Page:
Asset manager that partially backs iShares’ ‘ICF’ made regulatory moves to bring its own ETFs into the sphere.
Cohen & Steers Capital Management, an investment firm known for its expertise in real estate, filed two sets of regulatory paperwork requesting permission from the Securities and Exchange Commission to market index-based as well as actively managed ETFs. Its first fund will be an index strategy focused on real estate investment trusts domiciled around the world.
The index fund will be based on the Cohen & Steers Global Realty Majors Index, pointing to an important piece of its petition to offer index ETFs; namely, that it’s also seeking to build its passive ETFs around its own in-house indexes. That would put Cohen & Steers at the center of a growing self-indexing trend among fund sponsors that’s aimed at cutting costs and the time it takes to launch a fund.
The New York City-based money manager’s plans to offer a REIT ETF appears to be an attempt to build on the popularity of an existing ETF marketed by BlackRock that carries the Cohen & Steers name. The iShares Cohen & Steers REIT ETF (ICF | A-85), launched in 2001, has assets under management of $2.6 billion and is currently ranked as one of the best in the sector.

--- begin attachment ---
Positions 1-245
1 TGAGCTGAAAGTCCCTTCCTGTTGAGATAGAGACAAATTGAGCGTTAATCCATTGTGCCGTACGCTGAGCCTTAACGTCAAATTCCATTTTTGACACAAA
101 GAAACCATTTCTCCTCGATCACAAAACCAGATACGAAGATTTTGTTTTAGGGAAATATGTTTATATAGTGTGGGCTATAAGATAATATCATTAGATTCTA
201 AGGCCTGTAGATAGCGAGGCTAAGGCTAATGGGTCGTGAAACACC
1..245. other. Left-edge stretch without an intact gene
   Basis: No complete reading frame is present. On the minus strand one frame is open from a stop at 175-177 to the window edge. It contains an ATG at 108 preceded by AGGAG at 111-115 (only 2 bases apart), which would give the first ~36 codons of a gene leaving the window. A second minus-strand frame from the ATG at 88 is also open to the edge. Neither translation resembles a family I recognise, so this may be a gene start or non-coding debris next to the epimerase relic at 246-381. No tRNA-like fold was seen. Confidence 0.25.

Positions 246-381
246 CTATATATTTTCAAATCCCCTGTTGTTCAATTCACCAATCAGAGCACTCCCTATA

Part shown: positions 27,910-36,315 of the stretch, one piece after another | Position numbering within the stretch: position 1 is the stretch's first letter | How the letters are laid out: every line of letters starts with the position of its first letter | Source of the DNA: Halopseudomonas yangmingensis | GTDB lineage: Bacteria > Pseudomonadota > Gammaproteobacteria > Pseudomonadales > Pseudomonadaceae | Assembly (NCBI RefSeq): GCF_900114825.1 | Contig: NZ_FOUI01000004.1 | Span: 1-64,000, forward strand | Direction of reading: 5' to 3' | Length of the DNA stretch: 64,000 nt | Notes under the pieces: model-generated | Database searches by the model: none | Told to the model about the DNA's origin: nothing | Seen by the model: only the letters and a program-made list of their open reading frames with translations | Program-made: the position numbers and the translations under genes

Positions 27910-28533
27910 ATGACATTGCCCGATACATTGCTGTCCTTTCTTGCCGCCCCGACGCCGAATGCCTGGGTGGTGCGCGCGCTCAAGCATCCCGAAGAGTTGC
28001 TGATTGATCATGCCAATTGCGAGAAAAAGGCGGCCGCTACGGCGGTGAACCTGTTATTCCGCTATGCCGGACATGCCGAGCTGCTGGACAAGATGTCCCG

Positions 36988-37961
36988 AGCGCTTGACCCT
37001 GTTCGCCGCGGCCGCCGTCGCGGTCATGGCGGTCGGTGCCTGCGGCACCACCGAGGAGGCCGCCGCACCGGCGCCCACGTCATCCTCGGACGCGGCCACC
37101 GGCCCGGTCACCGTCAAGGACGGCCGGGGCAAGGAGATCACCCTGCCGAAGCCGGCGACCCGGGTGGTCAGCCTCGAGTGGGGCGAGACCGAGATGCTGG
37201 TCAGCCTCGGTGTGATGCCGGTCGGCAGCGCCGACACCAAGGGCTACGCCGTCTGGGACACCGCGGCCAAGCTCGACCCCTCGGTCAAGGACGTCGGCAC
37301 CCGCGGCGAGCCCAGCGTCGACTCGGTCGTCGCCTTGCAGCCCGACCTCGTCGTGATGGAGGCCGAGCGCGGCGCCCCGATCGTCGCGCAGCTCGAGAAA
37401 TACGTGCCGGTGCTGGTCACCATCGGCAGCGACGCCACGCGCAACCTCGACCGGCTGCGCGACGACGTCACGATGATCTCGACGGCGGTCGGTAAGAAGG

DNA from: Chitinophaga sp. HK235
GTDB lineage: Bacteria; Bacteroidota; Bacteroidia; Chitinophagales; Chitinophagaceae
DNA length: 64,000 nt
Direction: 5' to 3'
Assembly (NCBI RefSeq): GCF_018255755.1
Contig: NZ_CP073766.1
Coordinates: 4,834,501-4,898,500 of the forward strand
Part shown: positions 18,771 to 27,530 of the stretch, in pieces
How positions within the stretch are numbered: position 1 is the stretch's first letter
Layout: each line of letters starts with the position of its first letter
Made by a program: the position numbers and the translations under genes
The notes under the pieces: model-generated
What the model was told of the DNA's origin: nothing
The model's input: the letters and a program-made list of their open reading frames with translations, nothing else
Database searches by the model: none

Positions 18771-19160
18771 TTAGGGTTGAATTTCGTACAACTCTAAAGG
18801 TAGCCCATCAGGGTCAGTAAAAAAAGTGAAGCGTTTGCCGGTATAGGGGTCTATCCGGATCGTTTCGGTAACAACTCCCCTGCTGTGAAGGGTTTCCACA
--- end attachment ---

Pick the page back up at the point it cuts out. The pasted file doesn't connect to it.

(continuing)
The petition to offer actively managed funds didn’t include an initial fund, but laid out plans to possibly bring a host of funds to market, including strategies targeting U.S. and non-U.S. equities and fixed income. It also said some of its funds may target currencies and use short-selling strategies.
The index fund petition cast a similarly wide net, detailing plans to market fund strategies targeting domestic and foreign equities as well as fixed income. The “exemptive relief” filing also mentioned that Cohen & Steers may bring to market so-called 130/30 strategies.
The two Cohen & Steers filings are the latest example of an established player in the world of mutual funds laying the groundwork to enter the world of ETFs. Many firms have done so in the past few years, though few have actually taken the next step and launched funds. This reluctance to take the plunge points to risks that cheaper ETFs may pilfer assets these firms have in existing mutual funds.
Exemptive relief petitions seek exceptions from certain aspects of the Investment Company Act of 1940, with the exceptions setting the stage for fund companies to offer ETFs. It often takes more than a year for a fund firm to get from the exemptive relief filing to the launch of an actual fund.